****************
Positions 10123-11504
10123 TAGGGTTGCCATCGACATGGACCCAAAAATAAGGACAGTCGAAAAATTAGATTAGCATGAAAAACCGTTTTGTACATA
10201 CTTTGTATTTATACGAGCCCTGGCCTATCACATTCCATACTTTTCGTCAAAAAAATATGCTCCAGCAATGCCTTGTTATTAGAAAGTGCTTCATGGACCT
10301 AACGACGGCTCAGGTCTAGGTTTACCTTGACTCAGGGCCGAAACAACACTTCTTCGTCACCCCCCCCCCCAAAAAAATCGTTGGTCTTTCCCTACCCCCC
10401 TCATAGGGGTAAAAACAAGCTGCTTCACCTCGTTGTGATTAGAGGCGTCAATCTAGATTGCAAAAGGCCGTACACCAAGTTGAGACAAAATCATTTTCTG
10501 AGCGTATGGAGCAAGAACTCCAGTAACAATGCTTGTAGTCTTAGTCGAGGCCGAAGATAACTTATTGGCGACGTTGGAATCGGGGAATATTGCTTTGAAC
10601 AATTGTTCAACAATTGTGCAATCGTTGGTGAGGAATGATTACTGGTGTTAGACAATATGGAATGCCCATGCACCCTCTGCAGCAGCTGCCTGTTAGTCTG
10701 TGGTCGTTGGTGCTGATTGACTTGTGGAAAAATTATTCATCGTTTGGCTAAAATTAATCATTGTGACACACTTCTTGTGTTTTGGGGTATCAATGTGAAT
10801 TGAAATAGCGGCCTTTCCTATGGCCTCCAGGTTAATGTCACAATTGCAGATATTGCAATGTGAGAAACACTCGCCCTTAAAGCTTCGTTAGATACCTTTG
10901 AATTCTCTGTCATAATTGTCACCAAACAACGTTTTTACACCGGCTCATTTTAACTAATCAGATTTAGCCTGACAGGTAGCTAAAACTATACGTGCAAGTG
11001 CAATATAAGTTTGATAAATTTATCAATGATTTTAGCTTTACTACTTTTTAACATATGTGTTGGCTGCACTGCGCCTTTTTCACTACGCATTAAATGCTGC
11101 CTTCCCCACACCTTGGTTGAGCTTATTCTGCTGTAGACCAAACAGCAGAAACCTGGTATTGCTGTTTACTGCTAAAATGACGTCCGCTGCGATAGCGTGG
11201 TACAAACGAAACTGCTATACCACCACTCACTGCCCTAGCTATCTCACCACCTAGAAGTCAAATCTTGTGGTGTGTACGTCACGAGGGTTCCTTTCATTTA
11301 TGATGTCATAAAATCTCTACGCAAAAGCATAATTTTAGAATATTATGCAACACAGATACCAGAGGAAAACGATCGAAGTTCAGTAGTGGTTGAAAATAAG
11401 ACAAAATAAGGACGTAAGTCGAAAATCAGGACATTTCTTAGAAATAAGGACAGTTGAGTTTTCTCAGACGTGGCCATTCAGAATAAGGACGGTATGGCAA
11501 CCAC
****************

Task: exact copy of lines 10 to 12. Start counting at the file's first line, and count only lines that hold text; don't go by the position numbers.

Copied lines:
10901 AATTCTCTGTCATAATTGTCACCAAACAACGTTTTTACACCGGCTCATTTTAACTAATCAGATTTAGCCTGACAGGTAGCTAAAACTATACGTGCAAGTG
11001 CAATATAAGTTTGATAAATTTATCAATGATTTTAGCTTTACTACTTTTTAACATATGTGTTGGCTGCACTGCGCCTTTTTCACTACGCATTAAATGCTGC
11101 CTTCCCCACACCTTGGTTGAGCTTATTCTGCTGTAGACCAAACAGCAGAAACCTGGTATTGCTGTTTACTGCTAAAATGACGTCCGCTGCGATAGCGTGG